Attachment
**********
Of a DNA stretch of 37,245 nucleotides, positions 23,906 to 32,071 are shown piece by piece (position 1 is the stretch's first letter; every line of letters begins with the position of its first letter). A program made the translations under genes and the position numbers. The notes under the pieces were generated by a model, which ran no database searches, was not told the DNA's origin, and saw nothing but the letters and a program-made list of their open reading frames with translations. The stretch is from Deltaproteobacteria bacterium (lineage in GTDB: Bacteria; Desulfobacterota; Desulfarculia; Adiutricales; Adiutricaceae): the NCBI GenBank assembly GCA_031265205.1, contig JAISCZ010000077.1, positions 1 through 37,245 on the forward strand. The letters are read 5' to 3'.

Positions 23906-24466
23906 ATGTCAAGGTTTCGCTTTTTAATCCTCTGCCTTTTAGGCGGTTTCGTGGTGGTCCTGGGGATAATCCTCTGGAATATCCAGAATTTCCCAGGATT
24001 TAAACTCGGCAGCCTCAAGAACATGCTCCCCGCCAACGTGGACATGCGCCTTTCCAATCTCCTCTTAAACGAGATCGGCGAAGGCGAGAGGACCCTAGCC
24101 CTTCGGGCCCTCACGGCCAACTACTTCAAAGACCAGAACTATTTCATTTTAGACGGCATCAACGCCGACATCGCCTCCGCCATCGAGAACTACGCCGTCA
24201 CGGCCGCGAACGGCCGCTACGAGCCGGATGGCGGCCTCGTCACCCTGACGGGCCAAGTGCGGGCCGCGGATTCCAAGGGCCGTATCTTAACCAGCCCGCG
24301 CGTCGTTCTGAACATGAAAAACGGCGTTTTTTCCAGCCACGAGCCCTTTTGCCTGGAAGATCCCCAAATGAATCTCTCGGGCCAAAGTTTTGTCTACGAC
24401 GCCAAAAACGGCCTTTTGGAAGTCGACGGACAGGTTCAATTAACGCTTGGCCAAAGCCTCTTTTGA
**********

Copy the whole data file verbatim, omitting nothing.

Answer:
Of a DNA stretch of 37,245 nucleotides, positions 23,906 to 32,071 are shown piece by piece (position 1 is the stretch's first letter; every line of letters begins with the position of its first letter). A program made the translations under genes and the position numbers. The notes under the pieces were generated by a model, which ran no database searches, was not told the DNA's origin, and saw nothing but the letters and a program-made list of their open reading frames with translations. The stretch is from Deltaproteobacteria bacterium (lineage in GTDB: Bacteria; Desulfobacterota; Desulfarculia; Adiutricales; Adiutricaceae): the NCBI GenBank assembly GCA_031265205.1, contig JAISCZ010000077.1, positions 1 through 37,245 on the forward strand. The letters are read 5' to 3'.

Positions 23906-24466
23906 ATGTCAAGGTTTCGCTTTTTAATCCTCTGCCTTTTAGGCGGTTTCGTGGTGGTCCTGGGGATAATCCTCTGGAATATCCAGAATTTCCCAGGATT
24001 TAAACTCGGCAGCCTCAAGAACATGCTCCCCGCCAACGTGGACATGCGCCTTTCCAATCTCCTCTTAAACGAGATCGGCGAAGGCGAGAGGACCCTAGCC
24101 CTTCGGGCCCTCACGGCCAACTACTTCAAAGACCAGAACTATTTCATTTTAGACGGCATCAACGCCGACATCGCCTCCGCCATCGAGAACTACGCCGTCA
24201 CGGCCGCGAACGGCCGCTACGAGCCGGATGGCGGCCTCGTCACCCTGACGGGCCAAGTGCGGGCCGCGGATTCCAAGGGCCGTATCTTAACCAGCCCGCG
24301 CGTCGTTCTGAACATGAAAAACGGCGTTTTTTCCAGCCACGAGCCCTTTTGCCTGGAAGATCCCCAAATGAATCTCTCGGGCCAAAGTTTTGTCTACGAC
24401 GCCAAAAACGGCCTTTTGGAAGTCGACGGACAGGTTCAATTAACGCTTGGCCAAAGCCTCTTTTGA